When Superman flies his typical position is either one arm, or both out in front of him (either flat palm or fist closed)

Fist Closed

There are occasions where he does fly with his arms at his sides (usually when he's going for maximum velocity)

Arms at sides

Obviously he doesn't have to worry about aerodynamics, is there ever an in Universe or "Word of God" reason given for this pose?

  • 13
    To shew birds away from his face. – Gorchestopher H Oct 19 '12 at 14:11
  • 8
    Nah - it's to air out his pits. He has super-sweat too. – Jeff Oct 19 '12 at 19:15
  • 2
    He flies with his fists first in preparation of punching bad guys in the face when he lands. – jbabey Oct 19 '12 at 19:45
  • 10
    He is holding onto the real source of his flight power, an invisible balloon. – Gorchestopher H Oct 19 '12 at 19:49
  • 1
    So we know he is flying. – Secko Oct 20 '12 at 23:53

I suspect this has more to do with the original historic images of Superman from the early covers of Action Comics and the Fleischer Superman animated films. Youtube keeps a nice collection of the Fleischer films on hand with decent video quality.

  • In the early radio programs and even from the very first Fleischer film Superman (aka The Mad Scientist) Superman was supposedly "leaping" from place to place. But artistically having to show our hero jumping around was stylistically difficult given the film lengths and effort required to make them.

  • So his leaps would transition from a jumping movement where he would use his running momentum to jump and his hands to point skyward. This often transitioned into a swimmer's pose with his hands at his sides as he would begin to "fly" and gain speed. It was from this position he would streak to his target "like a speeding bullet." Look at the Mad Scientist from 6:36 to 6:40 showing a jumping to flight transition.

Early covers of Action Comics, #7, 10, 13

  • He would often, however, have to deflect materials, bullets, shells, deadly beams of energy and would use his hands to do so. This lead to a pose where he would have at least one of his hands out in front of him to catch or deflect incoming attacks. He would also do this if he were carrying someone to protect them as well.

Early covers of Action Comics, #23, 28, 34]

  • This ultimately lead to the later flying scenes where he would be shown flying and artists treated his flying as if it were a form of anti-gravity swimming where he would alter his direction by twisting his body and changing his leading pointing hand.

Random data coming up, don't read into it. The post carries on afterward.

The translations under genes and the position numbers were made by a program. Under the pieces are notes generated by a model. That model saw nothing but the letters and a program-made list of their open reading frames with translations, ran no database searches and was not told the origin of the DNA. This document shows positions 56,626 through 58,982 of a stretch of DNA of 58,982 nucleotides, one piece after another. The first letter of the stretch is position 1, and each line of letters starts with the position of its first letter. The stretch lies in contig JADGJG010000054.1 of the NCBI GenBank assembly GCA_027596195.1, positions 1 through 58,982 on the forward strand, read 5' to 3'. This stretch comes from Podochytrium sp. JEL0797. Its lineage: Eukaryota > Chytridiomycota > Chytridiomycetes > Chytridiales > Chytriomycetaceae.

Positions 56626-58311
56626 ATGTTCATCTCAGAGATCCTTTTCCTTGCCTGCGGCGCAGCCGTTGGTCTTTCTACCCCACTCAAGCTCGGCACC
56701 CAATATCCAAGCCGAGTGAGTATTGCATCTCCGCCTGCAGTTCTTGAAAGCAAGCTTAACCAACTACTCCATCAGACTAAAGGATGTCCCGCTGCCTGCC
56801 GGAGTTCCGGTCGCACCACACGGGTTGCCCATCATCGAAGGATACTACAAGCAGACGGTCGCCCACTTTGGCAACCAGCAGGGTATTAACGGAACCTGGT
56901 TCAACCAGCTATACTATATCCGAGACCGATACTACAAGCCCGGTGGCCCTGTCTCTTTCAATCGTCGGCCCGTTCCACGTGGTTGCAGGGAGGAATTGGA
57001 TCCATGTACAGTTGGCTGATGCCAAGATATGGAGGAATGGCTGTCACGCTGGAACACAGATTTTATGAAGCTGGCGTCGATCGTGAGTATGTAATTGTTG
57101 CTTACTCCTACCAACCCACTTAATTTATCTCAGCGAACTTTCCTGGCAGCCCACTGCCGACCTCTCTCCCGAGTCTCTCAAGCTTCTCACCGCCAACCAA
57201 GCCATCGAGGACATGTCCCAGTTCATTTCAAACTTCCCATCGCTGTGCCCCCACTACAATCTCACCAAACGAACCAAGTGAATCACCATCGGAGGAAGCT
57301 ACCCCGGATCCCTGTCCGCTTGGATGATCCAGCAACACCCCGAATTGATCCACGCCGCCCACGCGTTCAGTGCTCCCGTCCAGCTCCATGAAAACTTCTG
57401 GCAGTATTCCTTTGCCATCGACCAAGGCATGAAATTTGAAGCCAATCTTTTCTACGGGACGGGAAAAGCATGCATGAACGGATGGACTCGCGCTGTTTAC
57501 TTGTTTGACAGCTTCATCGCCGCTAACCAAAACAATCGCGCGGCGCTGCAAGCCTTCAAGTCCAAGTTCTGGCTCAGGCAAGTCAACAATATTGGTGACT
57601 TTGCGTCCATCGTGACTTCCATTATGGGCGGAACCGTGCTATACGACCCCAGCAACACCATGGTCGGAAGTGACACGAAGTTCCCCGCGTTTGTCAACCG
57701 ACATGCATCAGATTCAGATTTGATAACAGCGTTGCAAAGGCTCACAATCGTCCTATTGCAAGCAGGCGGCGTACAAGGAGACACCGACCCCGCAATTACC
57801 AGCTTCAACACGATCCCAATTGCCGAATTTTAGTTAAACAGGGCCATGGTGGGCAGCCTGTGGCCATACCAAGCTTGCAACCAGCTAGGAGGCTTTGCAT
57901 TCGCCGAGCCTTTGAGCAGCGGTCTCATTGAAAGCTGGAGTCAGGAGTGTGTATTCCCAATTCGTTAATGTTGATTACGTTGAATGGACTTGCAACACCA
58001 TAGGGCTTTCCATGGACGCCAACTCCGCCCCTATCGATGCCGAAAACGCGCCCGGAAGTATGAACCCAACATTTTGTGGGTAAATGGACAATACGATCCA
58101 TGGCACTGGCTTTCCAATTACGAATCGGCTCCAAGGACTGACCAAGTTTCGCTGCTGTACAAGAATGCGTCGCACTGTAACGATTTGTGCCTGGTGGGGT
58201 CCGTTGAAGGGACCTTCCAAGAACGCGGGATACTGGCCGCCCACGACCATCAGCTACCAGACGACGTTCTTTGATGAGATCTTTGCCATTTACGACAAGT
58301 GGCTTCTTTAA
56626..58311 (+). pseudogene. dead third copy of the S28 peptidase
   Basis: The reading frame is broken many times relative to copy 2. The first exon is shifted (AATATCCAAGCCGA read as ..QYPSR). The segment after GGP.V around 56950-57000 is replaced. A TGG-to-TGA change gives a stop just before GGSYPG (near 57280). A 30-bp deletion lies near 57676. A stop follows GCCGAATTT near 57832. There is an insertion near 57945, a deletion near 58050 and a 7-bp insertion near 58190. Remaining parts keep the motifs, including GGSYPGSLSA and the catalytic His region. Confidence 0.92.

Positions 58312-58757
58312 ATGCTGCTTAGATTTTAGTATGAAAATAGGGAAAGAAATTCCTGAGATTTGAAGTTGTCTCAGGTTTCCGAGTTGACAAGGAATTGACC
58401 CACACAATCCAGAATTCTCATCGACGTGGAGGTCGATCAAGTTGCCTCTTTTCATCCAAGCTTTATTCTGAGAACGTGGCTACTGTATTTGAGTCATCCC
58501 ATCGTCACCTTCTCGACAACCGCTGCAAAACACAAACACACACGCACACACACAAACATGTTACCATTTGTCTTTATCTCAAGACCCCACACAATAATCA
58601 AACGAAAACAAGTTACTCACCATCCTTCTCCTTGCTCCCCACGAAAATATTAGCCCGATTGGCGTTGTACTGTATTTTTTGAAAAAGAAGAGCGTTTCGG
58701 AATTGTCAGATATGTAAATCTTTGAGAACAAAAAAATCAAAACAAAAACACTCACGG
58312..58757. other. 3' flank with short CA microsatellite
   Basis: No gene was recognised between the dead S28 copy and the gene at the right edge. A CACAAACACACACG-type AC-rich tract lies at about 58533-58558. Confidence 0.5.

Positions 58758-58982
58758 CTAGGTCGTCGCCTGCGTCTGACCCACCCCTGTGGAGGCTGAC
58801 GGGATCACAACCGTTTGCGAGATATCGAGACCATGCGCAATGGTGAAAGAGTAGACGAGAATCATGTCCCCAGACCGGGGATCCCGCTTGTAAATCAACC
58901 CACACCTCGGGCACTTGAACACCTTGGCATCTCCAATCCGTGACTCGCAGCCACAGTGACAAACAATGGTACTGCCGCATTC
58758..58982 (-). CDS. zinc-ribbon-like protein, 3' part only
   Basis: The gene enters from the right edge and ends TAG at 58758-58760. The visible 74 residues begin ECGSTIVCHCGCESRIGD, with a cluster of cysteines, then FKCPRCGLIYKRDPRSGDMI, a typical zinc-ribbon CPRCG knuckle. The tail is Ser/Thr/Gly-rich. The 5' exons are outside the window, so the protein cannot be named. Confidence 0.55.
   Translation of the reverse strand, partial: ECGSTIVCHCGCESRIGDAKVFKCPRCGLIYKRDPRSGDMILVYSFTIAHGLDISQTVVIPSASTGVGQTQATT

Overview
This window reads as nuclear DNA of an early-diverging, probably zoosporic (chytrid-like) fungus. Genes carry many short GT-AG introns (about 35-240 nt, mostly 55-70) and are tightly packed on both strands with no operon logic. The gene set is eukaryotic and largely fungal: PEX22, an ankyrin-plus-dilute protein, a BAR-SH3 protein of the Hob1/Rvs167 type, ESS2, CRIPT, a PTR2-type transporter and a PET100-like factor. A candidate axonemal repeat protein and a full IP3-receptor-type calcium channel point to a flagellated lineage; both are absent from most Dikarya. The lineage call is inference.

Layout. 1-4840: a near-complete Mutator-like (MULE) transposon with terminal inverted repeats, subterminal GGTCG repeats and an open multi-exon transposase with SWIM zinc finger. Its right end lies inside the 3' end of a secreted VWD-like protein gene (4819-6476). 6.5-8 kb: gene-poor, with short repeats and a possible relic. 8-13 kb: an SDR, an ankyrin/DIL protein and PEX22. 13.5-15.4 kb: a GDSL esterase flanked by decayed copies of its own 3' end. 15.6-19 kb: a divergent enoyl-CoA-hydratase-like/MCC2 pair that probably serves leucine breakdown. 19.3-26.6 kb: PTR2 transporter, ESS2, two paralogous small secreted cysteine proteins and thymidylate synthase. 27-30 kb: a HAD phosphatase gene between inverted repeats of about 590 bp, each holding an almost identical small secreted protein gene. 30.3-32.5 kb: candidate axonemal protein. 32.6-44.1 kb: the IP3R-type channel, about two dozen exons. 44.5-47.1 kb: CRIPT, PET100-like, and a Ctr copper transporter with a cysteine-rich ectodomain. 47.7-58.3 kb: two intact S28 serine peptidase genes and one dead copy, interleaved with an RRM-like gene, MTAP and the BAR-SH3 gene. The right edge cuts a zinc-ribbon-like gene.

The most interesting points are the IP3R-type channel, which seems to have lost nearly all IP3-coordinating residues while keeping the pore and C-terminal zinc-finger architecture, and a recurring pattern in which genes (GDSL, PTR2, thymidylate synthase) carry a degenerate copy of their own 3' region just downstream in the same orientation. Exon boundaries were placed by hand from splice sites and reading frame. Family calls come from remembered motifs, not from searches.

Today, I would consider it a matter of artistic style, not necessity as to why he might keep his hands out or at his side while flying since the character is so far removed from his origins, artists are likely to assume such poses for appearance sake, not even remembering how or why they came to be.

  • Apropos of the swimmer's position comment, if YOU were to leap into the air with a significant chance of coming down fast, you would throw your arms forward - so that you could break your fall with them. – Chris B. Behrens Jul 7 '14 at 16:01

In universe: Just looking at his shape in the two illustrations you posted, I'd guess it is to reduce air resistance. This is similar to why swimmers dive into a pool with their hands extended, so they can slice into the water with less resistance.

Out of universe: It looks much more heroic to be drawn that way.

  • 1
    Although that cape must not helping in the air resistance area. – John Oct 19 '12 at 18:18
  • and, as stated at least, he puts his hands to his side for maximum velocity.. so is he usually doing it to worsen his aerodynamics so that he doesn't go too fast? – PeterL Oct 19 '12 at 20:22
  • @PeterLeppert: aerodynamics work differently at different speeds. Something that's designed exclusively for supersonic flight often is rather suboptimial for subsonic speeds. – leftaroundabout Oct 20 '12 at 13:03

I always suspected it was to steer and maintain his balance. It would be undignified to be sideways.


I read a theory that he was using the hand out front to keep a sightline with the horizon. This is the same as glancing at the corner of the car hood to make sure you're not weaving. Maybe he just wants to keep his flight level. Getting pulled over for weaving is bad enough. Having the Air Force think you're flying drunk would be worse.

  • This is an interesting idea, can you sight any references to this theory to back it up? – Monty129 Dec 18 '13 at 22:27

Aerodynamics of course. It's like a stealth fighter jet... It has a long needle on the nose to help break the sound barrier. Same concept with superman. But that's just my take on it.

  • 1
    Superman's flight is described as deriving from either psyonich ability, or manipulation of gravitons, so aerodynamics aren't really a factor. – Monty129 Oct 31 '13 at 12:17
  • Ok right but he still has to break the sound barrier... And it's easier to punch tru with small objects like a hand as opposed to hisface – Zach Oct 31 '13 at 23:25
  • I suppose, if his hands were flat palm down like a diver that would make more sense though. – Monty129 Nov 1 '13 at 11:50
  • And psycokenitic flight makes more sense than manipulation of gravitons. Using m of g flight is to essentially create a 0g environment around him which would allow rocks and other debre to rise up with him – Zach Nov 2 '13 at 1:23
  • But if it is psycokenitic flight wouldn't he be able to do other things psycokeniticaly? – Zach Nov 2 '13 at 1:25

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